She died near fifty years ago now, Aamira realized in surprise. She frowned. No, that can’t be right.

But it was.

A sense of stillness descended on her, a truly rare thing for Aamira.

We haven’t had a proper queen in generations. I didn’t realize…

Was that what the Whites were so worried over? The subtext she had sensed beneath Acrimena’s words earlier about being whole again? This slow degrading and fracturing amongst themselves, so subtle that Aamira hadn’t even noticed it until now. So slow that the others didn’t even realize what was happening to them. Was this what they were trying to save them from?

Ourselves, and nothing more?

Aamira had the sudden desire to see if the Blacks were having the same problem. She tip-toed to the far side of the stone and leaned as far over the border as she could without causing an incident by falling flat on her face.

But then if you’re going to make a scene, it should be by doing what comes naturally, she thought as she went to the other side to see if it afforded a better view of the far side. It did not. She still could only see unreadable abstract lines.

Then again… The thought crept into her head quite stealthily. Is it really a scene to visit your fiance’s native land? And if it is, well, Reds are well known rule breakers. They really should expect nothing less.

Despite her logical thinking, Aamira cast her eyes about, but the only one up at this hour appeared to be her.

Not a single guard. They must not be bothered by a little trespassing.

She looked from side to side, wiggling her fingers in quick succession, and then jumped over the unmarked line into Black domain.

She landed with both feet close together, like a child playing hop’em, then waited a moment, listening.

But there were no alarms, no sounds of startled waking, so she lightly traipsed round to the far side for a look.

She made a face at the names carved there. Hawk of the Thin Air Clan? Dane the Great of Fleetfoot? Aamira huffed softly through her nose. Who knew I was getting off easy with Torvin? At least I won’t feel like I’m calling a dog every time I lose sight of him.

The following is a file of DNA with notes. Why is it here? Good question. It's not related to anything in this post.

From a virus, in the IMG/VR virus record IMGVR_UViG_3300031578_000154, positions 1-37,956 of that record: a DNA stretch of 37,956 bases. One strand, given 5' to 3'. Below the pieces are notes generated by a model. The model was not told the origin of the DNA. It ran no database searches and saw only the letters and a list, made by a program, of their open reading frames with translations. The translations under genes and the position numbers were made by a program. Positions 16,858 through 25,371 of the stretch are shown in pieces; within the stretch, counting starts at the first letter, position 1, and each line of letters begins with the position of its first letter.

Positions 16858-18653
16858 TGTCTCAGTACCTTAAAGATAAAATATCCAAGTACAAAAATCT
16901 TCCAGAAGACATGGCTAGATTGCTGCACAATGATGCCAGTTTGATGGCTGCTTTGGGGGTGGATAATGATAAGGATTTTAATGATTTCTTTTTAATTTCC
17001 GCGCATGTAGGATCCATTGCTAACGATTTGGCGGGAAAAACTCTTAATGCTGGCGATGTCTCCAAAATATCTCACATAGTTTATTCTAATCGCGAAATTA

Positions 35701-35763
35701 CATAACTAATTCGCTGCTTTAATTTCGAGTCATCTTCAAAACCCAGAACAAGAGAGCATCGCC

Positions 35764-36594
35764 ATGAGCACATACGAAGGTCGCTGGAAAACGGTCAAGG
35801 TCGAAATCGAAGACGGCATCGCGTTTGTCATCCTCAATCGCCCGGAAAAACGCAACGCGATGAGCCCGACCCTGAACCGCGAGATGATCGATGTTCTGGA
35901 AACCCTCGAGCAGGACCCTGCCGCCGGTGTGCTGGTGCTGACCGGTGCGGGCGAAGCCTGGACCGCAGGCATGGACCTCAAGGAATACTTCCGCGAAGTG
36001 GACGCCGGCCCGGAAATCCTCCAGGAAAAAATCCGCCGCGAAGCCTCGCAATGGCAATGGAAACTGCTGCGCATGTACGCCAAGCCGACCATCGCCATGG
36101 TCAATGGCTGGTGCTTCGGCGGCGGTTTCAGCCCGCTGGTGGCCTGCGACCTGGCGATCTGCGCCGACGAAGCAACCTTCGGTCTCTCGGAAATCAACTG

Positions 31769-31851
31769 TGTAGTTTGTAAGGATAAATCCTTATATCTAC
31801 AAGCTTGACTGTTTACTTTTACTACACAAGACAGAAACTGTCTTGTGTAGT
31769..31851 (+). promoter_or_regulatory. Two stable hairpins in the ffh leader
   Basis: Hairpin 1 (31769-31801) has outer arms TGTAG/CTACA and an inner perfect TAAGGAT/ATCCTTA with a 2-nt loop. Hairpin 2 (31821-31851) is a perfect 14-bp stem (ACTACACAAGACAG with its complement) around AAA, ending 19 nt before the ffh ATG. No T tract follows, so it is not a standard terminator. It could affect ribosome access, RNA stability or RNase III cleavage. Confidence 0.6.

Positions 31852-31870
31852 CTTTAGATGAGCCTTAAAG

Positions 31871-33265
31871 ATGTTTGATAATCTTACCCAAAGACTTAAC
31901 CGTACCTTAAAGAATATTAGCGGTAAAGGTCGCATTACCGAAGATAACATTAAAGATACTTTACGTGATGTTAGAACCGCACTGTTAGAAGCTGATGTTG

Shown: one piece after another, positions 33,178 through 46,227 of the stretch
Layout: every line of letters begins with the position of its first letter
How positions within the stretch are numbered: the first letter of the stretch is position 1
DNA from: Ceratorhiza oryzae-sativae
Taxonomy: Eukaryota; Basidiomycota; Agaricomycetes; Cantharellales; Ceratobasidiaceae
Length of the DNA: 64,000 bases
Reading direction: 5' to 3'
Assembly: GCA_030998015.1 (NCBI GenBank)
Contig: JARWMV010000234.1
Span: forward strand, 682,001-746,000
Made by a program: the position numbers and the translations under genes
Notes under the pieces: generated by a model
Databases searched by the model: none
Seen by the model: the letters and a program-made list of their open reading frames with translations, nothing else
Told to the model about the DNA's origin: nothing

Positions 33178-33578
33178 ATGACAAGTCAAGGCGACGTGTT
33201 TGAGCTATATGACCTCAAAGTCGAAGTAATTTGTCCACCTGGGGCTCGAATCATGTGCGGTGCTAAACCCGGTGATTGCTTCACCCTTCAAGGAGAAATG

There were no titles attached that she understood, and without knowing the names Aamira had no idea if the Blacks were facing the same problems as them.

She kept looking up anyway, curiosity driving her. She took an involuntary step back when she realized she did, in fact, know one name cut above all the rest with unforgiving precision.

QUEEN OF HEARTS

Surly anger quickly overrode her surprise. “So she tried that shortcut here too,” she muttered. “Infernal majesty.”

“My grandfather knew her, you know.”

Aamira spun around at the voice. For a split second, she expected to see her new fiance standing behind her — it was almost required after all, all this moonlight and quiet just begging to be broken by even potential lovers — but then her brain caught up with her and she realized the voice was female.

The woman standing a few feet behind her was, to Aamira’s mind, everything a Black should not be. She was moonlight made real, so perfectly white all over that Aamira wondered she was not a ghost. Her skin was milky white, her hair soft and snowy where it was folded over itself at the base of her long neck. She wore a pale gray tunic over long pants that cinched tight at the ankles well above her long, powerful rabbit’s feet. Twin white ears draped over the crown of her head, swept back and bound like braids. The only color on her were her eyes, which were reddish-pink, and the insides of her ears, similar to her eyes but softer and paler.

Aamira’s eyes widened. A white rabbit! She gasped. A real world hopper! I never thought I would ever see one for myself…

The newcomer stepped gingerly forward and Aamira quickly looked away so as not to be caught staring at her oddly animal feet. She watched form the corner of her eye as the pale woman stepped up beside her and tilted her head back so that her eyes fell upon the Queen’s name as well.